“Content is king.” It is, but what’s that mean? Why do some websites get 1000s of readers and others almost none? Learn how to write valuable content.
You’ve probably heard any one of these suggestions about your content:
What do any of those phrases mean?
Well, the truth is it all depends on who reads your content. You have to know what your audience values to sell them what they want.
Let’s Walk Through a Few Examples
So let’s talk about a couple different audiences and specific things you could do to give them more value than your competitors:
When you write to this group, load your content with facts from reputable resources. Or use your own tests as examples. If you do the latter, make sure you describe the processes you used in explicit detail.
You can also use personal experiences. Short sentences that get straight to the point work best.
Here, Rand Fishkin of Moz is the perfect role model to work from because he IS this demographic.
He knows how to engage this audience. For example, one time he dressed up as Fred Flintstone. He uses a lot of geeky references to Star Wars and other sci-fi stuff this generation loves.
And he’s incredibly knowledgeable about search marketing too. The great thing is that his humor makes a somewhat boring and technical subject – SEO – more interesting to digest.
How could you take your product or service and make it more interesting to your demographic?
With this demographic, think of your typical middle-class family. With these people, you want to make things fast and easy.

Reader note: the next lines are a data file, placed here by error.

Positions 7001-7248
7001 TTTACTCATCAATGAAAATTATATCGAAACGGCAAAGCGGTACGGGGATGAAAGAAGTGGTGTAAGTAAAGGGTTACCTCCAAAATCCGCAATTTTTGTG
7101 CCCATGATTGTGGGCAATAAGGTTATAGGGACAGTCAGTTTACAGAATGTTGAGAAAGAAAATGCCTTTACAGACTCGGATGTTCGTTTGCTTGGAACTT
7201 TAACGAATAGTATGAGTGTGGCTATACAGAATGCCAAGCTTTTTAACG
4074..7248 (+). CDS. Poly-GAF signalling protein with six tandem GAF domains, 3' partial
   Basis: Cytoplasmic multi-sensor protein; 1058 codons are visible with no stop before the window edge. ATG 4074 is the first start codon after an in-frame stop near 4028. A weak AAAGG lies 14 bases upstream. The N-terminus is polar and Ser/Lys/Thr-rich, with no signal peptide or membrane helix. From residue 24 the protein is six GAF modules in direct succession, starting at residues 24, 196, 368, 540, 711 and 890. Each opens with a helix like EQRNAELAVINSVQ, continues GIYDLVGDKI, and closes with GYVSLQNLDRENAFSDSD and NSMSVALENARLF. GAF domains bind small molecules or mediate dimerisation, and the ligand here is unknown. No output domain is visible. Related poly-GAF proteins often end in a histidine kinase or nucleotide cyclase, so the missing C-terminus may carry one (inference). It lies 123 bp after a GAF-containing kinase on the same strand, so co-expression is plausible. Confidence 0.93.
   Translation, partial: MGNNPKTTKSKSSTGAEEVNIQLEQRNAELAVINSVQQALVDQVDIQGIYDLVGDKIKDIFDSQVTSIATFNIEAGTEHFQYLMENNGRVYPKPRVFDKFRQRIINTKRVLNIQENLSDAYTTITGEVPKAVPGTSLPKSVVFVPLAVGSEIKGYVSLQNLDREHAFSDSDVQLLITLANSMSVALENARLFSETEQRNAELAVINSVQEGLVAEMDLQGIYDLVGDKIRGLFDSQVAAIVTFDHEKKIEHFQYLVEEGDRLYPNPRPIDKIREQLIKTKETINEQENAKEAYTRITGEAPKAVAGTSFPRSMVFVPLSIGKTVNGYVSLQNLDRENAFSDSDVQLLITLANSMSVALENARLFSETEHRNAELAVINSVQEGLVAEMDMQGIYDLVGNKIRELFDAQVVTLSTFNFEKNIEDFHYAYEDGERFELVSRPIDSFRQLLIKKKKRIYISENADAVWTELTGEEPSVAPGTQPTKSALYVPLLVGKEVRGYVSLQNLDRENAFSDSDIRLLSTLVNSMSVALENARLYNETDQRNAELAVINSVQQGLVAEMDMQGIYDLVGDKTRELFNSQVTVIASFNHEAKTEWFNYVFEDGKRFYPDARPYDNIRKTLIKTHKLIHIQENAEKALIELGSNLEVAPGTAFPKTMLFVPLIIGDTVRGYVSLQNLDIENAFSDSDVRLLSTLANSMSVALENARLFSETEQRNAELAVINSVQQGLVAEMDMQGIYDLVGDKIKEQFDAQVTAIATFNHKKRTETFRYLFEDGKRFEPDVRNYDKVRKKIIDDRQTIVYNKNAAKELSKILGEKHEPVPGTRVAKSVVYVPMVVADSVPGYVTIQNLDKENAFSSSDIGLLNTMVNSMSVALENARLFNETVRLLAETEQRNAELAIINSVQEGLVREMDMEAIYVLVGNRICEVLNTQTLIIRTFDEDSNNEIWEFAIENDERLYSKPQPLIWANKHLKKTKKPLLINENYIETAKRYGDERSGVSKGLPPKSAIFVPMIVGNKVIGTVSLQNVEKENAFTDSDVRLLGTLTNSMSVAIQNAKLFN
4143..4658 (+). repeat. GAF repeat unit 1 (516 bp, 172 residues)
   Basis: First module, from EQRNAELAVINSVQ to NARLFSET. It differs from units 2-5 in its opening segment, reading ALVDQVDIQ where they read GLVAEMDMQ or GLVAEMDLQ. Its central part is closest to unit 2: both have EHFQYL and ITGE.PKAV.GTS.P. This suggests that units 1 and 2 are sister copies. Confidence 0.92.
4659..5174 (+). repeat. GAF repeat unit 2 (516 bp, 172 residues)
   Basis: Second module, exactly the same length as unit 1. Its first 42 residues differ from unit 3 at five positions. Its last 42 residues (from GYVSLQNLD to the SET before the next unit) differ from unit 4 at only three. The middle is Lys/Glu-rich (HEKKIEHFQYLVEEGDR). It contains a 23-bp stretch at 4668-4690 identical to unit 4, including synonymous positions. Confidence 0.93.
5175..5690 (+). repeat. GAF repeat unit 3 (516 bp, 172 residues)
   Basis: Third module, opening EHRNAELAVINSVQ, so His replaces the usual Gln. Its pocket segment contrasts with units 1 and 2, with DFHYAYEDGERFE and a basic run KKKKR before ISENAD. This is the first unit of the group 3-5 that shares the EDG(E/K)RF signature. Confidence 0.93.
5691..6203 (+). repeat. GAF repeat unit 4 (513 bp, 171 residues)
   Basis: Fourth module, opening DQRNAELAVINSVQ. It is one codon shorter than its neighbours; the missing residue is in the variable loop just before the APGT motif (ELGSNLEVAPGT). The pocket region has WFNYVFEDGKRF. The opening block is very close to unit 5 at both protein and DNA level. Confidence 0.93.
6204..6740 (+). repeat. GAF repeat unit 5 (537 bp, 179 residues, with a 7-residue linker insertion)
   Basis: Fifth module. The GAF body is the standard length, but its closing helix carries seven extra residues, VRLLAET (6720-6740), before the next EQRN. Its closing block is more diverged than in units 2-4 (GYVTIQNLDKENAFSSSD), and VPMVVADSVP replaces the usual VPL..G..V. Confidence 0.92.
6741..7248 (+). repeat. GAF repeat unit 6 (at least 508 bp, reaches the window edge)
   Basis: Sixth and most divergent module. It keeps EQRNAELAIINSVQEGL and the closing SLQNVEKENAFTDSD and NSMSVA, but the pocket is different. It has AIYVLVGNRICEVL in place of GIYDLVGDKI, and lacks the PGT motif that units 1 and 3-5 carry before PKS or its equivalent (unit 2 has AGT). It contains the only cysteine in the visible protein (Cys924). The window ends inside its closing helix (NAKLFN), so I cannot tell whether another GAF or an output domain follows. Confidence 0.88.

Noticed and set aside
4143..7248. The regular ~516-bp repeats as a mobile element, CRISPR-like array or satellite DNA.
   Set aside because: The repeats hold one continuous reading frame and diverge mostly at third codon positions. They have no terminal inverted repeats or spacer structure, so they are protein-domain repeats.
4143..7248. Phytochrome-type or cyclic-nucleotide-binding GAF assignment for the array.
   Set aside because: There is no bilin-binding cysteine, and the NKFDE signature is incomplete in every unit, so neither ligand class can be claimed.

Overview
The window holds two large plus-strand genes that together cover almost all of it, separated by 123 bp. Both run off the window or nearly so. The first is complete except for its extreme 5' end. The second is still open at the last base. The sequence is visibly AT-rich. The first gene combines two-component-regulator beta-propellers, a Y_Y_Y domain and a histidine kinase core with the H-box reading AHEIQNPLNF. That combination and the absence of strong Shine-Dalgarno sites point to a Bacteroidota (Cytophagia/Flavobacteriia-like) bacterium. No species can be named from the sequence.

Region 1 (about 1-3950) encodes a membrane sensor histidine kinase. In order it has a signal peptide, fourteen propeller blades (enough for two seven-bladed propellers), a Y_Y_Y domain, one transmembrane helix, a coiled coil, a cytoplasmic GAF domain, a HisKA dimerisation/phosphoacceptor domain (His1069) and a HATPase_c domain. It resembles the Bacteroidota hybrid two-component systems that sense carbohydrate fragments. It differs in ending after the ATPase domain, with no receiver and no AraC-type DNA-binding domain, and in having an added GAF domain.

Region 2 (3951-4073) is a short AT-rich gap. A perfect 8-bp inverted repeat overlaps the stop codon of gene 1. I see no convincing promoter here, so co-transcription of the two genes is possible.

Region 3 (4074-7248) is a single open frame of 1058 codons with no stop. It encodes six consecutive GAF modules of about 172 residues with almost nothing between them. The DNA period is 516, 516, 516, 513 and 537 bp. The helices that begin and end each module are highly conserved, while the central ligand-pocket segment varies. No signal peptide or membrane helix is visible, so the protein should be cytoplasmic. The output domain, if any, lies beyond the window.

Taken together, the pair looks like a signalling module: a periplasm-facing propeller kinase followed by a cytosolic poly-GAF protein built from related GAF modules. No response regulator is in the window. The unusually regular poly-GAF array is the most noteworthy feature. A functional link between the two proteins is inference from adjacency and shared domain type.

Actually, that works with every demographic. But, particularly so with this one because that’s how they want to do everything in their lives – at work, home, or out in the community.
You’ll also want to frame everything in a positive light. Business owners love to hear the brutal truth, but this demographic doesn’t want that.
Let’s be honest here, and no criticism of these groups intended: justifiably or not, most people think of engineers or accountants as “boring.”
Fast and easy doesn’t sell quite as well. But if you’re specific, and highly technical, that’s what they want to hear.
Does that mean you should write everything in a “boring, technical” way?
Not necessarily, said America’s leading copywriter Bob Bly. In one of his newsletters, he reminds aspiring copywriters that though technical audiences are more intellectual, they’re still human beings too. So if you can present them information in a casual, interesting way, that’s better.
In the end, you know what works with your clients and customers in person. Part of content marketing success is as simple as taking those same techniques and applying them with the written word.